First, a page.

At the Manor House Agricultural Centre (MHAC) it is our aim to provide gap year students with an enriching experience which, on the one hand, gives them an exposure to the realities of rural life in Africa away from the traditional tourist destinations, while also enhancing, in a relaxed and pleasant environment, their education. It is our hope that students will come away from the course with a good understanding of Kenya’s people, language and history, as well as a knowledge of bio-intensive agriculture and its place in enriching the life of the small scale subsistence farmers. We also hope that students will get a better understanding of HIV/AIDS and its impact on people’s lives and enjoy the experience of climbing the mysterious Mount Elgon.
A non-refundable deposit of £100 is payable at booking time, with the balance payable 10 weeks before your departure. You must be at least 18 years old.
The Tudor Trust residential block was specially built to house students at MHAC. The accommodation consists of twin bedded rooms with separate shower and toilet facilities. The accommodation is basic but comfortable and each bed has its own mosquito net. The block is secure with barred windows and will be locked at all times. The block will also be patrolled by security guards at night. Security guards are on duty at the main access to MHAC 24 hours a day.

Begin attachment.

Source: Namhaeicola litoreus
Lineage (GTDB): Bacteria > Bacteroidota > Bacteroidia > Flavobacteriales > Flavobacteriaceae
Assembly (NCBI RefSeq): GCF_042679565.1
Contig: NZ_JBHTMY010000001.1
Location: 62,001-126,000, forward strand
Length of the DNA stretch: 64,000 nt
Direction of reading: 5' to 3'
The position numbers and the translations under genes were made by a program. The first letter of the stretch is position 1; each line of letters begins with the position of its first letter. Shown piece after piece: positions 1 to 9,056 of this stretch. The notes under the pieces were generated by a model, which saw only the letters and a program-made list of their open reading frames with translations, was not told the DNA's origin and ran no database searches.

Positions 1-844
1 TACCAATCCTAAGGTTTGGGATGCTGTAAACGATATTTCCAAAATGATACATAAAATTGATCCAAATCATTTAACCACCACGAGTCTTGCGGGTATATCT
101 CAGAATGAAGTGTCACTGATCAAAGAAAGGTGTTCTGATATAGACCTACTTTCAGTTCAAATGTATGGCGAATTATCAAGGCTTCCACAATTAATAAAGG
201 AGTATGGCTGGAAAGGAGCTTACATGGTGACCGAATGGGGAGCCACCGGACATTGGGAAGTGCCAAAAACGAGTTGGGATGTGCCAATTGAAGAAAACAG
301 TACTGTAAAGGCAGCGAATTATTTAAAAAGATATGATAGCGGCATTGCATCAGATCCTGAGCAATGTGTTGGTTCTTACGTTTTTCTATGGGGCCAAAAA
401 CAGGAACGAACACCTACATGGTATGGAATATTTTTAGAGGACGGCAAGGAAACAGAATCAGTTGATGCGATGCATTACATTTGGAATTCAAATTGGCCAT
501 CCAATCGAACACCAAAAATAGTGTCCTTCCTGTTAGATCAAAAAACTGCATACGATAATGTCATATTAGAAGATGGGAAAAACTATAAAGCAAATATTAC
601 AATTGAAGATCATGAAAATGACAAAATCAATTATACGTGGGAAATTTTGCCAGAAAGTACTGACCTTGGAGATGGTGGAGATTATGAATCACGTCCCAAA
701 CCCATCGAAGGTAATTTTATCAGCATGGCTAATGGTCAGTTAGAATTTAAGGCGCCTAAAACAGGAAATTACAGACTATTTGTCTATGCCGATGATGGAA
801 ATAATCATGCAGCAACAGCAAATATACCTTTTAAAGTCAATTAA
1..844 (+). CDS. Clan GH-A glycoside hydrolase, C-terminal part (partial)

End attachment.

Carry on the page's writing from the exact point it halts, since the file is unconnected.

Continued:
In addition to the security measures in place at the Centre’s main facilities, Kenya Green Gap takes care to provide safety measures during excursions, visits to museums, and during the trek on Mount Elgon. Security personnel will accompany the students at all times on their excursions.
MHAC is in a very beautiful and peaceful location. Your safety is our first priority. Please contact us if you have any further questions about safety and support.
Kenya is renowned as one of the more friendly and welcoming places in Africa. The country offers a fascinating mix of experiences. This, combined with political stability, makes Kenya an ideal environment for experiencing a gap year programme in Africa. The fact that English is widely spoken is an added bonus.
Kenya is not a developed Western country however. Despite government and international community efforts, Kenya still lacks widespread basic health, education and other important services. This is most noticeable in the rural areas and the shanty towns of the cities.